Donald Trump’s Inaugural weekend will include an interfaith prayer service at Washington’s National Cathedral, a customary event but complicated this year by anger over the president-elect’s rhetoric on Muslims, immigrants and others.
The service was announced Wednesday by the presidential inaugural committee, which provided no details on the ceremony or participants. A similar 2013 event for President Barack Obama’s second-term Inaugural included about two dozen religious leaders, including three Muslims, along with representatives of Judaism, evangelical Christianity, mainline Protestantism, Orthodox Christianity and Sikhism.
Cardinal Donald Wuerl, the Roman Catholic archbishop of Washington, has been helping plan the Jan. 21 service and will participate, said his spokeswoman, Chieko Noguchi. She said the organizing “is still in its early stages.”
Washington Episcopal Bishop Mariann Budde, who oversees the cathedral, declined an interview request Wednesday. A cathedral spokesman released a brief statement saying the service “is a moment for our next president to pause and contemplate the incredible responsibility he has been entrusted with and to listen as the faith community offers prayers for the office of the president.” In an interview Tuesday on NPR’s “The Diane Rehm Show,” Budde said “all faiths will be represented at his (Trump’s) request and we will pray for the good of our nation.”
The cathedral, part of the Episcopal Church, a liberal Protestant group, has hosted presidential funerals and national prayers of mourning, including a ceremony with evangelist Billy Graham three days after the Sept. 11 attacks. The cathedral also has been deeply involved in interfaith outreach, including hosting Friday communal prayer for Muslims two years ago — a first for the worship space.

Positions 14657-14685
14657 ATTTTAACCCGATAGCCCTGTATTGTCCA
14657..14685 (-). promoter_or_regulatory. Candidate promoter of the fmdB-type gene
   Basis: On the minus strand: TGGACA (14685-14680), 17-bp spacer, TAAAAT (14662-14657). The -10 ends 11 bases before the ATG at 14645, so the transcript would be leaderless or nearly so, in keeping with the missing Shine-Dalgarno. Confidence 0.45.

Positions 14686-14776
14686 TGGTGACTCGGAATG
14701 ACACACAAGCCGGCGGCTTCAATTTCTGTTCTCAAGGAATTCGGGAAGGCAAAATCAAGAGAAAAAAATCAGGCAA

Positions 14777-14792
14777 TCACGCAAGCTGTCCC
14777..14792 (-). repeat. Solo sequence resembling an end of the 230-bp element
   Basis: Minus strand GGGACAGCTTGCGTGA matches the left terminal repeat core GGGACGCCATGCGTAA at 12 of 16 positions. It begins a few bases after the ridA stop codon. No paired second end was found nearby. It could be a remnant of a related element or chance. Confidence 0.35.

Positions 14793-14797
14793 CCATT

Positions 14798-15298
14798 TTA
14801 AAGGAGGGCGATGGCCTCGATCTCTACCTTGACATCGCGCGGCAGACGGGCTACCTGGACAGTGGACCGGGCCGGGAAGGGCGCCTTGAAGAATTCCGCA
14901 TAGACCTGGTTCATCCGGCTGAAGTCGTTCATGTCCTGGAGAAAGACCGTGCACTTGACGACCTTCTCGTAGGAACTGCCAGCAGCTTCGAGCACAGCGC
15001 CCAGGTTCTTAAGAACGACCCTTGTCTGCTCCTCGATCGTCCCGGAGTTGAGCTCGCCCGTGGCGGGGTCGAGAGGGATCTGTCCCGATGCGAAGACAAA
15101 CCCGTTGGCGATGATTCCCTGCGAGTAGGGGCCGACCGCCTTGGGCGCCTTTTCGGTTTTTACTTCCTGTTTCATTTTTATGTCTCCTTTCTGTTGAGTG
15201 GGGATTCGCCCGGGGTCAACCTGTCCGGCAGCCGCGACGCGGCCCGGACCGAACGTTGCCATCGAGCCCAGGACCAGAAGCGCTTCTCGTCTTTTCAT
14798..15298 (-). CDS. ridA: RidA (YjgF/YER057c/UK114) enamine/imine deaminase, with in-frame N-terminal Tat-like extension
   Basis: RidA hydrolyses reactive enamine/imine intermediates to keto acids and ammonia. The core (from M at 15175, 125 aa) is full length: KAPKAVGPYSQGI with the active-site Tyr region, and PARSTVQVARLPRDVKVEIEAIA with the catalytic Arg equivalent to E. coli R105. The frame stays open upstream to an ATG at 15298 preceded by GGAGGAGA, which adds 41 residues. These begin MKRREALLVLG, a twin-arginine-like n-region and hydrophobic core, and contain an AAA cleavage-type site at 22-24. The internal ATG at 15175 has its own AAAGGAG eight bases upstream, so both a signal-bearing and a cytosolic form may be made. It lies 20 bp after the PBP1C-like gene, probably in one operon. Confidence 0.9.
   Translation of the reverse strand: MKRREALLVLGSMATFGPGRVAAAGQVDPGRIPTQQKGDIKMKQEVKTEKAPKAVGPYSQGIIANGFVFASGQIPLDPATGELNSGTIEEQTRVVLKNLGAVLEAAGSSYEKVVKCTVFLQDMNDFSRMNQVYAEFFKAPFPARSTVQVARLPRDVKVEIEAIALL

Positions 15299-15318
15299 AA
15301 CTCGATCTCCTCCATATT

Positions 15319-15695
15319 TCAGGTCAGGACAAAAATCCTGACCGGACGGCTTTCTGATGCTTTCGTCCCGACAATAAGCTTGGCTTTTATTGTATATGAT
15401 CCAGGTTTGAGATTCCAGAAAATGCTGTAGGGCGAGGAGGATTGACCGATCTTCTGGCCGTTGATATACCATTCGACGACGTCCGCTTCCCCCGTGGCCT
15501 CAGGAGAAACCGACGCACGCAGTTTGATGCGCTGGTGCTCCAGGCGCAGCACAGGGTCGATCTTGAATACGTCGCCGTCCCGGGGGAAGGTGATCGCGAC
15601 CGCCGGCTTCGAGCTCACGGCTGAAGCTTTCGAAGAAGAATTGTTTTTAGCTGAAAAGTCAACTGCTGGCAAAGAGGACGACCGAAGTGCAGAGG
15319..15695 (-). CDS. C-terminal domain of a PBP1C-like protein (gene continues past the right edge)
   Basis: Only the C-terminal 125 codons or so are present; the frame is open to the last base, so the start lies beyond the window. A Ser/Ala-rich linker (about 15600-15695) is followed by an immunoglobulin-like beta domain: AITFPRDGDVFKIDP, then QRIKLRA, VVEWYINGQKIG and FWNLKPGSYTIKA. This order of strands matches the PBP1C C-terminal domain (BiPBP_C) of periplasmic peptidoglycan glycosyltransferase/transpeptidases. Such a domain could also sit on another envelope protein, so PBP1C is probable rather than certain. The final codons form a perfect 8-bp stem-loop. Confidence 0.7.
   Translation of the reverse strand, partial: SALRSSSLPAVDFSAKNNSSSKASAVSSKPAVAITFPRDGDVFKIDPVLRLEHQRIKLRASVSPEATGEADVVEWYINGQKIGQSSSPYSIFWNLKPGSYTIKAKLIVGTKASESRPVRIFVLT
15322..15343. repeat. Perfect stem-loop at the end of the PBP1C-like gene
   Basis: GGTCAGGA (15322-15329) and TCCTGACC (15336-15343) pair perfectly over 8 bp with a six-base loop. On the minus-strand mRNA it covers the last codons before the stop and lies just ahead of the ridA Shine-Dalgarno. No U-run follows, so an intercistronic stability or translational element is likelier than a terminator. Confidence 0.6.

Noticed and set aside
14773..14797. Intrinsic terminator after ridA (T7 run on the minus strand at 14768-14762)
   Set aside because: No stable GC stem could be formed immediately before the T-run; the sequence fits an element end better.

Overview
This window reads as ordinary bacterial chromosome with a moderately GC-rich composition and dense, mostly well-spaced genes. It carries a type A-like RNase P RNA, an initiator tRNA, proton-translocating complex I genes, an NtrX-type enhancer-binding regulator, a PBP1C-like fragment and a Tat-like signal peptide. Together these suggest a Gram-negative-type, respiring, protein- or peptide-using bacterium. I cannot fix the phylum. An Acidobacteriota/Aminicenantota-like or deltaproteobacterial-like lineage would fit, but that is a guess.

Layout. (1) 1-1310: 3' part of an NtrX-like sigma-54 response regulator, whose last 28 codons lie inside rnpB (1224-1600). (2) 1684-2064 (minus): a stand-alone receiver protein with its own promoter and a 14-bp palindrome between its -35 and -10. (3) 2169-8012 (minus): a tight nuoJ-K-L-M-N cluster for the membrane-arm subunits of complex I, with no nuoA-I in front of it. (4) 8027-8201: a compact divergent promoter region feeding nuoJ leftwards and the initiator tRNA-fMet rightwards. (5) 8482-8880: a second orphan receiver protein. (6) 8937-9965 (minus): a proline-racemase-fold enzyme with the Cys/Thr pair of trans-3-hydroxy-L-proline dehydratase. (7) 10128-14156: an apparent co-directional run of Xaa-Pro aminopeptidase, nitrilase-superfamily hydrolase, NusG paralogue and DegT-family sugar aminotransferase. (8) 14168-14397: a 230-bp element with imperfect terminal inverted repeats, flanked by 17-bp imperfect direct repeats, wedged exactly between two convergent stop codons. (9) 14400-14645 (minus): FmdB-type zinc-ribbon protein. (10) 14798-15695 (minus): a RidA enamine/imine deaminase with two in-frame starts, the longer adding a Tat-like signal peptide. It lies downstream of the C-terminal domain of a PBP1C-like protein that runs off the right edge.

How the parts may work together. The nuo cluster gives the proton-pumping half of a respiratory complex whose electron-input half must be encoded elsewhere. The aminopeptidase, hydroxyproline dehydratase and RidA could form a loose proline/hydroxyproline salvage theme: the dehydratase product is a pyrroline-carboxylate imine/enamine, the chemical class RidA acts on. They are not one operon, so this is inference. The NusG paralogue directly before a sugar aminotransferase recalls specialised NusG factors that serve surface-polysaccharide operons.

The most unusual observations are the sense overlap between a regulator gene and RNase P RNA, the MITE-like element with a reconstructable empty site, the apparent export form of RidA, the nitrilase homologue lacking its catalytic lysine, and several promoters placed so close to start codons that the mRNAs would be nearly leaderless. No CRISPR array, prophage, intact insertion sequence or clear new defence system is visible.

The cathedral staff and other religious leaders will work with the inaugural committee on the event, but the committee “can’t dictate everything about it because it is, in fact, an Episcopal cathedral, so they have to negotiate” over who is invited and what they say during the ceremony, according to Charles Haynes of the Religious Freedom Center at the Newseum Institute in Washington.
Johnnie Moore, a member of Trump’s evangelical advisory board, which meets weekly, said the decision about religious events related to the inaugural would be made by the president-elect’s aides, not the advisory group. Moore said he has been to Trump Tower in New York more than once to discuss policy and plans to attend the inauguration and the cathedral service. “It’s going to be reconciliatory,” said Moore, a public relations executive who leads The KAIROS Company. He said the ceremony will underscore “the president-elect’s commitment to having a presidency for all Americans.”
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